Hey folks, Harry here with this report from one of those Kevin Smith Q&A thingees. I'm sworn to secrecy currently about SOUTHLAND TALES - but as soon as my script source gives me the winkydink, I'll let you know tantalizing bits about that work of Richard Kelly genius. The film will alter your perception of everything. Oh, and we got some Clerks 2 news... Here ya go...
I attended a Q&A with director Kevin Smith last night at the University of Connecticut. It was fun long, and informative. Barring a few ridiculous questions to guest Jason Mewes, it was a great time.
I managed to sneak up to a microphone and churn out a question for Mr. Smith, regarding his involvement in Richard Kelly's upcoming film 'Southland Tales,' and the commentary he is doing on the 'Donnie Darko' director's cut DVD. Kevin explained a bit about where he met Richard and how they came to be friends.
While Kevin didn't reveal much about Southland Tales, he did say that Richard sent him the script, and it completely blew his mind. He said it was a sort of combination of elements from 'Pulp Fiction,' 'The Player,' and 'Magnolia' (only the good parts of it), that is still nonetheless a Richard Kelly script. He described it as a sprawling epic that he cannot wait for people to see. He also added that Richard wants to completely change Kevin's look for the film. He wants him to lose fifty pounds, shave his head, and his beard. Kevin said that there was no hope on the fifty pounds, and since he is already going bald, he doesn't want to hasten the process by shaving his noggin.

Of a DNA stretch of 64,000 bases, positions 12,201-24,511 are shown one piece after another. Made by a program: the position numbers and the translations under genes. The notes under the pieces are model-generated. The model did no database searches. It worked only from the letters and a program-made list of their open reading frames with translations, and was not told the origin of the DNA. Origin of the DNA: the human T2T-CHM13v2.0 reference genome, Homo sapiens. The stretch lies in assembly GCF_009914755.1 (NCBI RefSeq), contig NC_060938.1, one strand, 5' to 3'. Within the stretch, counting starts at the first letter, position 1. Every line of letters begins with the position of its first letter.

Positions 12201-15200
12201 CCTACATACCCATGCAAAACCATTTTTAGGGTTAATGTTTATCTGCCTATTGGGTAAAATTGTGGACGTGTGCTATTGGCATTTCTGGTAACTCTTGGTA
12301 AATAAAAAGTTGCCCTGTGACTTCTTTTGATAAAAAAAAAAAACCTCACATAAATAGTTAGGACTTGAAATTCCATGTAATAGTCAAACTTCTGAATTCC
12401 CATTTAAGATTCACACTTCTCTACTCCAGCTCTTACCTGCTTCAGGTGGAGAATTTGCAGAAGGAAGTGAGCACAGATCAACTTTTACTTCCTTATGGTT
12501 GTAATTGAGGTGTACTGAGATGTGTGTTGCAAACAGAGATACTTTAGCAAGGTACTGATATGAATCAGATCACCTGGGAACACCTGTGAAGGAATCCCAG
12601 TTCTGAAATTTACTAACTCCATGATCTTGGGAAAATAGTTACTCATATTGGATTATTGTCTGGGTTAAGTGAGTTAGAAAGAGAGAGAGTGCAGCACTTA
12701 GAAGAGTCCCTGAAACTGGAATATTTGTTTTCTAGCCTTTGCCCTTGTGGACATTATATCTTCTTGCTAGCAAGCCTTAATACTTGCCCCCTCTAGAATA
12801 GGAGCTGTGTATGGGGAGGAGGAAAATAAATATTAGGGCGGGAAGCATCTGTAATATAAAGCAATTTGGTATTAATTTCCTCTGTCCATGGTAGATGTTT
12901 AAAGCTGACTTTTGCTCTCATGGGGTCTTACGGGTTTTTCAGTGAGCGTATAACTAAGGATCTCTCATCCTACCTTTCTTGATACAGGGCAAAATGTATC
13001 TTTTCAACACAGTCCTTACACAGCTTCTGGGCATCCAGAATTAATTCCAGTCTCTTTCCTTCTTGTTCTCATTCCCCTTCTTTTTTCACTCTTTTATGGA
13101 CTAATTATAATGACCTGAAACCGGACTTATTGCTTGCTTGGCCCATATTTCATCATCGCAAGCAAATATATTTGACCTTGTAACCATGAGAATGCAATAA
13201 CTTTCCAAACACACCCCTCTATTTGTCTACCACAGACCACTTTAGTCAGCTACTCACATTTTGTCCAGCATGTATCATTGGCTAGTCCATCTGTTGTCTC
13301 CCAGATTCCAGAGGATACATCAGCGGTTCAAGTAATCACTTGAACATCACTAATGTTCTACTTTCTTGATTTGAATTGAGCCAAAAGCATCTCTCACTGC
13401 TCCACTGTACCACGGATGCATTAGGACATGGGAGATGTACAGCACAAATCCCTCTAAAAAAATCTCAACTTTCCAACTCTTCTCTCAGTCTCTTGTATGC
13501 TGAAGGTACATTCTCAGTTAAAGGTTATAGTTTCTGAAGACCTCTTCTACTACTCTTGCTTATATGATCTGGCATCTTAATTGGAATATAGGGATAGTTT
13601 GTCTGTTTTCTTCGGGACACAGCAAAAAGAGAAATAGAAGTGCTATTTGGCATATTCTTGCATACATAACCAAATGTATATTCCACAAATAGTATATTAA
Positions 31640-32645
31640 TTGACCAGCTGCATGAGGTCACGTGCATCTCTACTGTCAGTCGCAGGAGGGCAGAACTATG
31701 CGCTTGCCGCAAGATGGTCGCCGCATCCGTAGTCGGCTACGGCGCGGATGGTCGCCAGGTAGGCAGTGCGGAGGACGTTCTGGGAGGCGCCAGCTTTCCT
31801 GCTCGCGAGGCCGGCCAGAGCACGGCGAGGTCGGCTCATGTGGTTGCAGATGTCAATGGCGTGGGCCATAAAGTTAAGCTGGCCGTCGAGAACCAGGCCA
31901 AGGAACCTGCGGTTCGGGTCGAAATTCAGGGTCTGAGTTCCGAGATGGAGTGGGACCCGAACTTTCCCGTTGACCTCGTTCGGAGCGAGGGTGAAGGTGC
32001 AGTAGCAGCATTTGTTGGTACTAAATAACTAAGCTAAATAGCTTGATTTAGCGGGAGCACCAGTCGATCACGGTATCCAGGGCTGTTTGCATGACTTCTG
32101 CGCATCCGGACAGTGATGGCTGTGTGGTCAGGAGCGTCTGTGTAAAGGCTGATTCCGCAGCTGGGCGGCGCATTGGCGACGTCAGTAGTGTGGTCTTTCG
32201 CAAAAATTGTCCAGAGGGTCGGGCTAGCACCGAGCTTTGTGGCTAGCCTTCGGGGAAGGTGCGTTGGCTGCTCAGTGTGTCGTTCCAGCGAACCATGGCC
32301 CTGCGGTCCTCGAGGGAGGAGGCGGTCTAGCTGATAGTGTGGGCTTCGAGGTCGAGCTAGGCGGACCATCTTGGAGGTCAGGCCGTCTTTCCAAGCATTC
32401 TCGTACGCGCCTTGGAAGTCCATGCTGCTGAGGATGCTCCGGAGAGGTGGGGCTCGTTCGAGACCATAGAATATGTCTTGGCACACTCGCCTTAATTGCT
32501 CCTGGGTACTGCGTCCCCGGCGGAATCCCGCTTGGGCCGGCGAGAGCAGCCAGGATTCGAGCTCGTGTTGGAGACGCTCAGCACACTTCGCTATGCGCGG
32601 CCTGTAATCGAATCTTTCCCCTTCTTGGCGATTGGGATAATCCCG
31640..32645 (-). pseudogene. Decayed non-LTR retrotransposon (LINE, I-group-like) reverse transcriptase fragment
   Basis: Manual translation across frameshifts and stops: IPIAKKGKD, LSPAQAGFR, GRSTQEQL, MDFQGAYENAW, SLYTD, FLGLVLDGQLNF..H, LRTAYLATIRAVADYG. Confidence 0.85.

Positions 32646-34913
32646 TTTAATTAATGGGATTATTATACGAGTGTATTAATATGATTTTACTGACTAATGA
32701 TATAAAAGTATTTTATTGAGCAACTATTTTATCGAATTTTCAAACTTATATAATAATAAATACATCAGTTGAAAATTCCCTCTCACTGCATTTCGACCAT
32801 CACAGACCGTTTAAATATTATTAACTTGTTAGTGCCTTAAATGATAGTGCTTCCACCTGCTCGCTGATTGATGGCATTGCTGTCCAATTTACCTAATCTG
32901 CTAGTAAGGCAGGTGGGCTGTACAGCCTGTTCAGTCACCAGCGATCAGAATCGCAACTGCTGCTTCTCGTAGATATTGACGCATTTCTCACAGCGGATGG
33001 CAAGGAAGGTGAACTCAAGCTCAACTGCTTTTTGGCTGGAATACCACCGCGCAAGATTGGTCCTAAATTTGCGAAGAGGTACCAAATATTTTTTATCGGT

Another fan asked Kevin about Clerks 2, and he said that it would be a combination of black and white and color. He said that it is the most dirty, filthy script he has written. He feels the need to 'dirty' himself after the watered-down 'Jersey Girl.' He also added that Dante and Randal are even more pissed off at the world in this film, considering it is ten years later and they still work at the Quick Stop.
While that's not much information, I thought you'd enjoy it. The manner in which he spoke of 'Southland Tales' got me even more jazzed to see it.